The 999 histories (figure 6*b*) are much cleaner than those of the 880 (figure 6*a*) that mirrors the dispersion in the microstructure seen earlier. The pulses rise faster and show less superposed noise for 999 alumina. The 880 pulses rise to 4.5, 4.0, 3.3 and 3.0 GPa at the first four stations. The full rise is not captured at the fifth. This is in accord with the decay of the elastic precursor observed at the continuum level for this material (Murray *et al*. 1996). The limit is decaying less as propagation distance extends and the pressure value has reached the value of *ca*. 3 GPa by 400 μm, which is close to the calculated pressure of 2.9 GPa (table 2). Thus, the mesoscale simulation has recovered close to the measured elastic limit. In the case of 999 (in figure 5*b*), the first breaks in slope of the elastic rise are at 7.0, 6.0, 5.5, 5.0 and 5.0 GPa at each of the stations.

Again the limit shows precursor decay and finally achieves a pressure close to the calculated value of 5.9 GPa (table 2). The clearer pulses show other steadiness effects within the waves. The fourth station shows elastic precursor amplitudes that are different for each of the stress levels with the highest amplitude corresponding to the greatest stress. This behaviour is consistent with continuum measurements of the same effect (Murray *et al*. 1998*a*).

The rise-time of the elastic pulse is a feature of both histories. In each case, there is a region close to the impact face where the rate of rise is decaying with distance, however, this has stabilized to constant values by the second or third station. Thereafter it is *ca*. 2 ns for the 880 alumina and 250 ps for the 999 material. This is a reflection of the equilibration time of the three phases in the composite. This has been discussed above and a time of 2 ns was recovered. In the case of 999, glass phase is found in fine orifices less than *ca*. 500 nm which determines the short rise times recovered from simulation. Shock front widths, on the other hand, are numerically approximated with viscosities at the continuum scale, but here a physical explanation relates to the zone widths that can be seen in microstructural simulation such as those in figure 2. Here, shock widths were determined by grain morphology and porosity dispersing the wavefront, and widths of 6 μm for 880 and 2 μm for 999 were recovered corresponding to rise times of *ca*. 750 ps for 999 and 2.25 ns for 880.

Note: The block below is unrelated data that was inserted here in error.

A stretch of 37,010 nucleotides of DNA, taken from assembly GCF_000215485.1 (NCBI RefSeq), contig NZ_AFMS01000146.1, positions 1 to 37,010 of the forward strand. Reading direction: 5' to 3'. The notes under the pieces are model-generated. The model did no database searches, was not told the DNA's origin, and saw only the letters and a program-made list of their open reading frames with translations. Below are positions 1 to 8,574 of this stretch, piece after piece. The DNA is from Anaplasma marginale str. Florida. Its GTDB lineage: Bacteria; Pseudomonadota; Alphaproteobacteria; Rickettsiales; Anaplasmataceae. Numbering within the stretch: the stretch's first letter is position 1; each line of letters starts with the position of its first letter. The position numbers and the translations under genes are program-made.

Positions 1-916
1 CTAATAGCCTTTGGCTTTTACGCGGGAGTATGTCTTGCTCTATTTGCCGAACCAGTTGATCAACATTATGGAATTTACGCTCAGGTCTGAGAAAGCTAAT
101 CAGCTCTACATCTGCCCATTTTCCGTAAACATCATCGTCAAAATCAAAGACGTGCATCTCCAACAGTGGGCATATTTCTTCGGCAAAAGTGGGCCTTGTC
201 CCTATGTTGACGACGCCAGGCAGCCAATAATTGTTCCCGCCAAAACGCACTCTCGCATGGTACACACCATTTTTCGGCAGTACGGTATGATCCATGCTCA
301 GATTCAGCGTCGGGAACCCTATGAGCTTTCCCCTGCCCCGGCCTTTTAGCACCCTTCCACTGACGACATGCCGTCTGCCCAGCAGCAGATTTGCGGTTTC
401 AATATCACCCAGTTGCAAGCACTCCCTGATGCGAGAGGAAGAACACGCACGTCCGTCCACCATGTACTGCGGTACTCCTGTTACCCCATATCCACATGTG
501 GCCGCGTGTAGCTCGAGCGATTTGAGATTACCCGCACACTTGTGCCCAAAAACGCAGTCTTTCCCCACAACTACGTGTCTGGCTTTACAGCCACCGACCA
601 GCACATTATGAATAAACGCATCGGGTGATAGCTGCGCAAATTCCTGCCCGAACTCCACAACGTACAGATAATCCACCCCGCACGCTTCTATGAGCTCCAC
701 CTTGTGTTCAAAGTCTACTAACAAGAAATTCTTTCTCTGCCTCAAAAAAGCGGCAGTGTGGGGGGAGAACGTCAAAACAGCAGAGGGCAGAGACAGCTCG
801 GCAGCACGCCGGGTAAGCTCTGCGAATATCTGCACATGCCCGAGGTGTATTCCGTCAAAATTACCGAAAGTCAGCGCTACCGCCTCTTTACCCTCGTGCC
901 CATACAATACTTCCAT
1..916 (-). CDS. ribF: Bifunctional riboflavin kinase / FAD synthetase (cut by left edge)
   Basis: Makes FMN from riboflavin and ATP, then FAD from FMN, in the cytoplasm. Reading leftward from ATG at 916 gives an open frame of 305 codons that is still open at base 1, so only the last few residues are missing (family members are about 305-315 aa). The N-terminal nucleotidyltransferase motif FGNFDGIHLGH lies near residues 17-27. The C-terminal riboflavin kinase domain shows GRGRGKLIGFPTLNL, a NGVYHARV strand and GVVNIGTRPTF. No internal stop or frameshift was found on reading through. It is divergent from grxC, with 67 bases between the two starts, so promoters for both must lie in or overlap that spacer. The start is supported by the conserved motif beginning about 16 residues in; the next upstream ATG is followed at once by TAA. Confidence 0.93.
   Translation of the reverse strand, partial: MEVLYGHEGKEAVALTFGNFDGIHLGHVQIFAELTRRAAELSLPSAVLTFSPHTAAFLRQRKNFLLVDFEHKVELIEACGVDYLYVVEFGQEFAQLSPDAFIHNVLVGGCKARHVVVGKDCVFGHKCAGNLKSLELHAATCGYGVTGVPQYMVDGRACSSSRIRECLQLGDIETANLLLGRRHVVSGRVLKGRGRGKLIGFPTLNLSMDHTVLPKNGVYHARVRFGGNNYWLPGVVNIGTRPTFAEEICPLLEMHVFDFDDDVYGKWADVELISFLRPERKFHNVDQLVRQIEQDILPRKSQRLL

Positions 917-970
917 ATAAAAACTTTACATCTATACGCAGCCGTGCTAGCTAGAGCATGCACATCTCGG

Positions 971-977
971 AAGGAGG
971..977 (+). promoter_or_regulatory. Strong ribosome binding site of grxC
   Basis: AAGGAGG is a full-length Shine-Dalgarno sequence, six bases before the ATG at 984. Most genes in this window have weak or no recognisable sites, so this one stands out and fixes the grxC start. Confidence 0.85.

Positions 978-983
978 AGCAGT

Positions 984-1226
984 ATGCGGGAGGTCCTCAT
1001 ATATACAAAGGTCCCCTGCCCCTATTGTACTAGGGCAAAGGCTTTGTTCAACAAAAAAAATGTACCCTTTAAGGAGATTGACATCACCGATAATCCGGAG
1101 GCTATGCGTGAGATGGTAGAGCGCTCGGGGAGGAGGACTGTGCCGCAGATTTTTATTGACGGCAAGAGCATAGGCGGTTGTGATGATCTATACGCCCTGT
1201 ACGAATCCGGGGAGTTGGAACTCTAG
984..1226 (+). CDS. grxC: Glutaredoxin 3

The shock pressures for the 880 are calculated to be 6, 13 and 21 GPa, which compare favourably with the measured 7, 14 and 23 GPa. It will be noted that there is some jitter in the values of pressure achieved. Indeed, this amounts to 2 GPa for the pressure at the third station. This is the result of averaging over a region of only 10 μm. Those for the 999 material are 7, 17 and 29 GPa in the simulations, which compares with the measured 8, 16.6 and 26 GPa. To conclude, the derived measurements of elastic limit and of the peak state achieved agree well with the measured continuum measurements. Note that the input variables for the calculations are the numerical descriptions of individual phases (Bourne 2006). Comparisons drawn in the discussion above are with the experimental values not with comparisons with derived numerical constants for the composites. A discussion of the derivation of the material descriptions from the constituent phases will be given below.

The arrival times of the waves give valuable information concerning the derived shock constants for the material. The experimental data is most complete for the 880 material and so this was chosen as the candidate to best illustrate the analysis: 999 shows similar results and levels of agreement. The arrival of the shock pulses is taken to be at the point at which the maximum (Hugoniot) stress is achieved. This value is enumerated for the highest impact velocity (750 m s^{−1}). The times of arrival, the known positions of the measurement stations and the fixed initial velocity resulting from reverse impact can be used to infer a shock velocity of 8.75 mm μs^{−1}.

### (d) Mixture rules